Fluoride is a common ingredient in toothpaste, but some believe it does more harm than good.

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Have you ever noticed the warning on a tube of toothpaste about the dangers of ingesting fluoride? You may not have -- it's inconspicuous and looks nothing like the brazen warnings that appear on goods such as cigarettes and other tobacco products. But why is it there? Well, besides being a helpful additive that's been proven to prevent tooth decay, fluoride is also a deadly toxin. When placed in that context, it's easy to see why some people are ditching toothpaste containing this supposedly beneficial chemical in favor of fluoride-free brands. But don't be so quick to judge. Research is divided on the subject, and many (including the federal government) believe the benefits of fluoride far outweigh its dangers. It's a complicated situation, but, like a toothbrush on plaque, we'll break it down for you.

Our relationship with fluoride started peacefully enough. In the mid-20th century, municipalities across the United States began adding fluoride to their drinking water in a process known as fluoridation, and the chemical started appearing in toothpaste shortly thereafter [source:McCoy]. In fact, the Centers for Disease Control and Prevention (CDC) cites fluoridation as one of the 20th century's 10 greatest public health achievements in the United States. By the turn of the millennium, the water supplies of over 144 million people were fluoridated, which was credited with a 40 to 70 percent reduction in tooth decay in children and a 40 to 60 percent decrease in tooth loss for adults [source: CDC]. Today, approximately 72 percent of Americans with homes connected to a community water supply receive fluoridated water [source: Pew].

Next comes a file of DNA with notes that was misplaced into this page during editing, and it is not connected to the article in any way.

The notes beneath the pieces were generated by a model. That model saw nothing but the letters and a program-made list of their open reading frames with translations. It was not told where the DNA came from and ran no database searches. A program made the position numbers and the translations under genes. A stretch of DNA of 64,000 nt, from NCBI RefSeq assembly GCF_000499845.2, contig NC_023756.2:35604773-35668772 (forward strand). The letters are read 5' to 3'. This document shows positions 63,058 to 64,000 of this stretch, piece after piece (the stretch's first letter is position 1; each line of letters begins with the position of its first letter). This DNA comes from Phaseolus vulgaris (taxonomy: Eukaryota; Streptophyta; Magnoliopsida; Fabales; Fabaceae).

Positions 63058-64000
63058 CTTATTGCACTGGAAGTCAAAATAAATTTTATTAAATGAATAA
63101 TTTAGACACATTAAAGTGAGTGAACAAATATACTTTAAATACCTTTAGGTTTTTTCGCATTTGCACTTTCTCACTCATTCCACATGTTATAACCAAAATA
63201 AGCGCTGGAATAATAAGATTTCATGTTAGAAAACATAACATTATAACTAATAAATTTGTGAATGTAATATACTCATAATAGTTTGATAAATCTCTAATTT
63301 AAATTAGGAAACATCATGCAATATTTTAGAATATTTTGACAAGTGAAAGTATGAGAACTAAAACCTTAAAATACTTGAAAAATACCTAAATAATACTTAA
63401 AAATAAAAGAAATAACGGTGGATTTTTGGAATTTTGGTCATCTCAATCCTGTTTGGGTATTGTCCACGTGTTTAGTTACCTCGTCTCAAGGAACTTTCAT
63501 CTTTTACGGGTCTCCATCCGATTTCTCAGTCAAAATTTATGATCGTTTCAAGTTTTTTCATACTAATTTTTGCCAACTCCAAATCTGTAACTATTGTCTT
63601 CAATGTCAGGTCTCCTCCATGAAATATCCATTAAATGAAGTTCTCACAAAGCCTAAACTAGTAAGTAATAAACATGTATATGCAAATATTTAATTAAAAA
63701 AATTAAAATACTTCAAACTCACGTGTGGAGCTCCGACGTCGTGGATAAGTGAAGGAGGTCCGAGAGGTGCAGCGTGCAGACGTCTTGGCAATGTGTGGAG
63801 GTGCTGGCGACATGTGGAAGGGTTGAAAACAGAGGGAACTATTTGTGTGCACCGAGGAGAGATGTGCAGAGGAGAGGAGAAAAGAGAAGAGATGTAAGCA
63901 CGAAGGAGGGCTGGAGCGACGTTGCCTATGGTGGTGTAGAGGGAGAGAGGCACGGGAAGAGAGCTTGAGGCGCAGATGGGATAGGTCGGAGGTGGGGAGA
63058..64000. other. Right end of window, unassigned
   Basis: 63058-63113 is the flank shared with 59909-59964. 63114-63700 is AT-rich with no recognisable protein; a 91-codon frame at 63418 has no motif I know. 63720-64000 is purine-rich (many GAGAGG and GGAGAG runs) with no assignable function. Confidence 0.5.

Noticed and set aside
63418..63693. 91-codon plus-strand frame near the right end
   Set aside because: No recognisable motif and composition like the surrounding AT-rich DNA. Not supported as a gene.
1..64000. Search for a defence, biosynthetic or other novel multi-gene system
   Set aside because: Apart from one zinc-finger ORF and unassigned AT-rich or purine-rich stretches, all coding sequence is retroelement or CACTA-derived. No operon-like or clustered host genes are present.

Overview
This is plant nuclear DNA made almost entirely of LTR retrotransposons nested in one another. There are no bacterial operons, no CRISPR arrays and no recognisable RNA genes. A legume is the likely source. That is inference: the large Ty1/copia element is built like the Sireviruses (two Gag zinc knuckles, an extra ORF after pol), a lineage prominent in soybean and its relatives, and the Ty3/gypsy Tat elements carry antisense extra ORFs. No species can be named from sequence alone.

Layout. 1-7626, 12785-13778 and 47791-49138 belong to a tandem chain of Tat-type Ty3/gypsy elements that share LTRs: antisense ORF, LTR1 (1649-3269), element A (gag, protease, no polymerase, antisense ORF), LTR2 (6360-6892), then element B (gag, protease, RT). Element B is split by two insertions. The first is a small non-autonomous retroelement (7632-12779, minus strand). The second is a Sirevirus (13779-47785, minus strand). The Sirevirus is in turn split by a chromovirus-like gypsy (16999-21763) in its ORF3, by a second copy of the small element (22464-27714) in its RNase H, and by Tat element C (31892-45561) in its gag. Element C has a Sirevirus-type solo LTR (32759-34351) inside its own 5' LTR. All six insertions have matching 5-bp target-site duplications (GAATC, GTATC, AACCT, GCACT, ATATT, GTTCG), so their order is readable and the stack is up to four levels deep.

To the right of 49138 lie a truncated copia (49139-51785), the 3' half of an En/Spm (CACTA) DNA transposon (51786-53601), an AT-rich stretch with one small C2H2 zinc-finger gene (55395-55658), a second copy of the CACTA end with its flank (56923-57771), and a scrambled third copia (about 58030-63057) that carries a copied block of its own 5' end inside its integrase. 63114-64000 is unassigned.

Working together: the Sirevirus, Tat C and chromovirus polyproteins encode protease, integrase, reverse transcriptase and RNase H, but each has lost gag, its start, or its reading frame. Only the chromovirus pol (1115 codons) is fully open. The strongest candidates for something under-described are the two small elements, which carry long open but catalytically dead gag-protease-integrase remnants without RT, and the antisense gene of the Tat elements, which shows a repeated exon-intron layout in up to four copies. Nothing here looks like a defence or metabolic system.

There are two primary ways fluoride prevents decay. It cripples bacteria in plaque, inhibiting its ability to produce acids that weaken teeth. Fluoride also remineralizes areas where acid damage has already occurred [source: Crosta]. Since it's a toxin, however, moderation is key to reaping fluoride's benefits without experiencing a downside. Luckily, the most common result of overdosing on fluoride is nowhere near fatal.

People who receive too much fluoride often wind up with dental fluorosis. This is a permanent discoloration of the teeth and can make your choppers appear spotted or streaked. It happens in varying degrees of severity, depending on how much excess fluoride you take in. However, this is a purely a cosmetic problem, and it has no effect on a person's health.

A recent study found that two out of every five adolescents in the U.S. have dental fluorosis. As a result of the finding, the U.S. Department of Health and Human Services announced in Jan. 2011 that it's lowering the recommended level of fluoride in water supplies nationwide [source: CBSNews].

The recommended amount of fluoride been debated for years, as have the chemical's negative effects. Reputable sources on both sides of the debate make opposing claims: Some say there's no serious downside to fluoride, while others blame the chemical for all sorts of problems, including allergies, lower IQs, Alzheimer's disease and cancer [source: Pope, Fluoridation].

While the effects of fluoride may be disputed, the fact that a lot of people are getting too much of the substance is commonly accepted. In response to the rising rates of dental fluorosis and the growing public demand for products that don't include the potentially toxic additive, companies have started marketing and selling fluoride-free toothpaste.